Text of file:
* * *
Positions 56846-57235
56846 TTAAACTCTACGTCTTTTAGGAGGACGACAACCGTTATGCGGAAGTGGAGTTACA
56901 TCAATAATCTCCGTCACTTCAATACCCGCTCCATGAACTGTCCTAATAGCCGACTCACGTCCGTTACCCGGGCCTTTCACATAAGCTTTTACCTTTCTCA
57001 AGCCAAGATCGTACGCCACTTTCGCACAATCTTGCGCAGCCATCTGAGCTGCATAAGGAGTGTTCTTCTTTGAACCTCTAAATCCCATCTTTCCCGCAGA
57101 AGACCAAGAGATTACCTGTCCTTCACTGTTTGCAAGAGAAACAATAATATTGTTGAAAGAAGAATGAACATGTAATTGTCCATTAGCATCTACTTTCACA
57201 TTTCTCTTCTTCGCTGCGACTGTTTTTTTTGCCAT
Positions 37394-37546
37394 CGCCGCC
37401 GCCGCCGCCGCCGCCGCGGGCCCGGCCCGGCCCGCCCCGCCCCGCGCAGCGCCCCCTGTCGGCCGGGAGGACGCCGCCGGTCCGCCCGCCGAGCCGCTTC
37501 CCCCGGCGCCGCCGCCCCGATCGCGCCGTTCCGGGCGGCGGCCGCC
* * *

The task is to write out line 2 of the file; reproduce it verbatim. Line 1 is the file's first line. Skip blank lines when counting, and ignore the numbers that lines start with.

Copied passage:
56846 TTAAACTCTACGTCTTTTAGGAGGACGACAACCGTTATGCGGAAGTGGAGTTACA